Begbie spoke about a time he was in a black South Africa township. He was told that just before the service a house around the corner had burned to the ground, the night before a teen who was a member of that church was hunted down and killed, and a week prior a tornado came through destroying homes and lives. The pastor began in prayer asking why these things were happening. Groans from the congregation could be heard with each question. When the prayer ended they began to sing. Begbie wrote, “They sang and they sang, song after song of praise – praise to a God who in Jesus had plunged into the very worst to give us a promise of an ending beyond all imagining. The singing gave that congregation a foretaste of the end. Christian hope isn’t about looking around at the state of things now and trying to imagine where it’s all going. It’s about breathing now the fresh air of that ending, tasting the spices and sipping the wine of the feast to come.” 7

 

Sources:
1. Mittelberg, Mark. The Questions Christians Hope No One Will Ask. Carol Stream: Tyndale House, 2010. Print
2. Craig, William L. Hard Questions Real Answers. Wheaton: Crossway, 2003. Print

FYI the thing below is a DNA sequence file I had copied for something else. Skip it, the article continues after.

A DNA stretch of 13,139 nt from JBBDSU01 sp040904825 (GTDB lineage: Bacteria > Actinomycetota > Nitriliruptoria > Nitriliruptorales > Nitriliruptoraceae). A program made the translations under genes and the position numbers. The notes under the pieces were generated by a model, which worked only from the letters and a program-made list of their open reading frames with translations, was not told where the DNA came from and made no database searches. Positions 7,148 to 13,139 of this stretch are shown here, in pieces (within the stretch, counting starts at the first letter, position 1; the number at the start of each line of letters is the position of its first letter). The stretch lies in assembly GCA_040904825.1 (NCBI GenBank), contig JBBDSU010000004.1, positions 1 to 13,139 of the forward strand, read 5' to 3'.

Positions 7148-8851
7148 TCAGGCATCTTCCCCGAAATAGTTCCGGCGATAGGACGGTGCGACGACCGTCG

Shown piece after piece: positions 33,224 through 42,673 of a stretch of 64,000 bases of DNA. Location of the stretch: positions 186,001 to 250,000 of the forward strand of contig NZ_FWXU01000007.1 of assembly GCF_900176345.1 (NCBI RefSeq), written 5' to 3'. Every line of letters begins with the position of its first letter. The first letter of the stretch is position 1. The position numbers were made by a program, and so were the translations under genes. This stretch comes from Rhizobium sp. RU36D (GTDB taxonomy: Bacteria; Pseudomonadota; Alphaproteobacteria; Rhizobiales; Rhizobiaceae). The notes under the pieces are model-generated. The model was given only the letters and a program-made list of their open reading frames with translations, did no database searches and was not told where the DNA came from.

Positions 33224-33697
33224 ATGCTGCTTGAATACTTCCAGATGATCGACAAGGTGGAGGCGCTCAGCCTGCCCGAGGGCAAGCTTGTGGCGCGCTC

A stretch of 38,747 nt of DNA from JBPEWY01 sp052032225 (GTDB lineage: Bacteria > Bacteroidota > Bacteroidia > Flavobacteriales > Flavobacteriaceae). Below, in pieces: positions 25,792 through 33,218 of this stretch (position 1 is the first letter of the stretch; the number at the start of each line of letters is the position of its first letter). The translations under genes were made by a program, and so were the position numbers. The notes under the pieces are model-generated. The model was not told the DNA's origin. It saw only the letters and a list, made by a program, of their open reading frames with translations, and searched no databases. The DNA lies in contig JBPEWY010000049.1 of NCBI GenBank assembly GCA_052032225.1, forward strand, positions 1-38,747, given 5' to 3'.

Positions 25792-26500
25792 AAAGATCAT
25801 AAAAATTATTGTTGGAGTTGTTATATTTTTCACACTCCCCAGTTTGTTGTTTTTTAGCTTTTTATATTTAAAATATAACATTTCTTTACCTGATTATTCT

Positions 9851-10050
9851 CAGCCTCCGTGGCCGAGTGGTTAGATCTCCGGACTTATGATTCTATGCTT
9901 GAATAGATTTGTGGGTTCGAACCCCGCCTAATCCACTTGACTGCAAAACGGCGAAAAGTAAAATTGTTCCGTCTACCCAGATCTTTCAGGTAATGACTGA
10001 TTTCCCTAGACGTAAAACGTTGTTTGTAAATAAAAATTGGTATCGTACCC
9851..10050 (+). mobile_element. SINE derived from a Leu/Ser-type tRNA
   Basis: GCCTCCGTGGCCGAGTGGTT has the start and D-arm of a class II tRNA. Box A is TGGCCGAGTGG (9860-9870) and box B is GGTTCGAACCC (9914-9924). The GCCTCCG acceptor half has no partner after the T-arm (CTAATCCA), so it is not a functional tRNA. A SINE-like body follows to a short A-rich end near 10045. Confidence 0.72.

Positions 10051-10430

3. Mittelberg, Mark. The Questions Christians Hope No One Will Ask. Carol Stream: Tyndale House, 2010. Print
4. Craig, William L. On Guard. Colorado Springs: David C. Cook, 2010. Print
5. Ibid.
6. Ibid.
7. Willard, Dallas. A Place For Truth. Downers Grove: IVP Books, 2010. Print

Creative Commons License
44 Questions Christian’s can’t answer by James Glazier is licensed under a Creative Commons Attribution-NonCommercial 4.0 International License.
Based on a work at www.dev.christianapologetics.blog.

Sir Nicholas Gimcrack

Reading Time: 2 minutes

In 1757 Ben Franklin was in England where he rented rooms from Mrs. Margaret Stevenson. Mrs. Stevenson, a widow, had a young daughter, Mary, who was intelligent and inquisitive. She immediately took to Franklin who became a father figure for the young girl and they enjoyed many science experiments together. When Franklin returned to America, they continued corresponding. In one letter he wrote to Mary he was encouraging her to continue her studies, but not at the sacrifice of character. Knowledge has it merits, but without a destination it serves no purpose. He wrote,